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let's stick with some weather. check this out. a vilent storm in glendale, arizona, damaged the roof of the stadium where the arizona cardinals play. the wind was so severe it ripped several holes in the canvas-like fabric that covers the roof's steel girders. this at the university phoenix stadium. crews are trying to figure out how much it will cost to fix this. heading to the movies tonight? we'll show you the five flicks leading the box office. and your after life online. the new memorial for the information age. how bay area families are taking with high-speed internet from at&t,
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you can connect to the internet at blazing fast speeds. wow, look at that! so you can go online and check out the news, or you can just catch up with old friends -- hey buddy. you can download videos and -- wow, that was fast. you can do it all from the comfort of home. so, as you can see, it's a -- whoa. i'm gonna just go grab a sandwich.
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[ male announcer ] introducing our fastest internet with speeds up to twenty four megabits per second. switch to high speed internet from at&t and get one-hundred dollars back via promotion card. how did you get here? where are you right now? >> am i dreaming? >> you are in the middle of the workshop right now. >> "inception" is still leading
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the box officehis weekend. edging out some new movies. it's followed by "dinner for schmucks," "salt" despicable me" and "cats and dogs." blockbuster 3d movies like "toy story 3" and "avatar" are bringing a new issue into focus. 3d sickness. the eyes have trouble folk aungs 3d images. it affects about 3% of moviegoers. >> your eyes are moving like really quickly. like they are focusing, refocusing, constantly trying adjust themselves. and you can feel them like working too hard. >> when he goes into a 3d movie, there 24 images to see. one out of each eye. the way his muscles are controlling his eyes, the muscles get tired very quickly. and so they tend to have a problem maintaining that same viewing angle. >> the symptoms include headaches, dizziness and nausea. the solution?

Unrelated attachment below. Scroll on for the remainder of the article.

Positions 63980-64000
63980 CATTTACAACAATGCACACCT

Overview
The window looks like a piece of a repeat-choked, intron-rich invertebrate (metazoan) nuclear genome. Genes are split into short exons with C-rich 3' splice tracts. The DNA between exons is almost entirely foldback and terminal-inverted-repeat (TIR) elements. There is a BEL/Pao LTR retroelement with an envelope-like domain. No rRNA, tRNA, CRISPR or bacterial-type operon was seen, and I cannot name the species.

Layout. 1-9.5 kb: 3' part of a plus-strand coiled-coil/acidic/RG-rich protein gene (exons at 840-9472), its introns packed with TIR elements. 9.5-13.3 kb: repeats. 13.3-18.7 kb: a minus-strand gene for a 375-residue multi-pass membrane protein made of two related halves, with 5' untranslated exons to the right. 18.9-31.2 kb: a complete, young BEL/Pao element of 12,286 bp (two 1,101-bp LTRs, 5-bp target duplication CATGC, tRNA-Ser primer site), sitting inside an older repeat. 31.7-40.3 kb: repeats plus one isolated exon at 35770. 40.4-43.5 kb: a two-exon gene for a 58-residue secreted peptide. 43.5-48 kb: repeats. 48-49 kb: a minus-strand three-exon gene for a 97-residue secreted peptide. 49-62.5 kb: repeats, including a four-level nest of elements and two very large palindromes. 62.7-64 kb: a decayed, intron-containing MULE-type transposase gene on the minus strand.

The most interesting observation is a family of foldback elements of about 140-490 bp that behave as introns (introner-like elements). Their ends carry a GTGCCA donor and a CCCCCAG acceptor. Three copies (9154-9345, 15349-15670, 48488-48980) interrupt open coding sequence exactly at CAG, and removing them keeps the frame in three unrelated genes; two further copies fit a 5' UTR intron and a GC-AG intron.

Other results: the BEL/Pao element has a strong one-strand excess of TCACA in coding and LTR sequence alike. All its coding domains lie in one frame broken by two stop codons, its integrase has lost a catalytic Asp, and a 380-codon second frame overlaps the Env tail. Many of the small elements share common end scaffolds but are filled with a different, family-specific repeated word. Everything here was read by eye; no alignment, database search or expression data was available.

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so far, take the glass off, rub your eyes and look away until you feel better. just last week, the social networking site facebook passed an incredible milestone. 500 million users. but our next story isn't about adding users. it's about losing them. death on facebook has created a new way to memorialize loved ones slarkss created some challenges for facebook itself. there is a way it has always been. the wake. the funeral. the burial and, well, that's really it. after that, final resting spots tend to be pretty lonely places. times, of course, they do change. and seeing how facebook has changed the way so many of us live, no wonder it is changing death. or at least how we remember those who have died. a search for the letter s r.i.p
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yields more than 23,000 pages. >> he was a really good and sweet kid. >> one of them is for crystal's cousin killed at the all too young age of 18. she has yet to visit his grave site but regularly stops by his facebook memorial page. sharing her thoughts and being comforted by the messages of others. it's a kind of memorial that, frankly, wasn't possible a few years ago. that now just seems natural. >> i don't know. i don't know how to explain it. i feel like he's there and he understands. >> it is sort of like facebook is achieving mortality. >> january is actually the snowiest month here, but -- >> she was introduced to the idea when her former co-worker died. pollen was a local television reporter in minneapolis, minnesota. and upon her death earlier this year, her profile instantly filled with messages, stories and prayers. >> you know, facebook takes a
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lot of criticism for privacy issues. but i think that this is a case where it is changing the way we grieve, and it can be a positive. >> reporter: still, facebook does receive criticism. in some cases for not knowing when users have died, then prompting friends to reconnect with them. then there's what to do with the profiles. some family and friends want them to stay prpths find them too painful to see. facebook has coming up with a way to memorialize a page, stripping private information but still leaving a place for friends and family to gather. >> reporter: it is the best way, facebook says, they have come up with to deal with the subject of death. as delicate online it turns out as it is in real life. facebook says it relies on users to let them know when someone has died. and there are instructions on how to do that on facebook's help center page. we have more local news for you next. it's the "bay area at 6:00."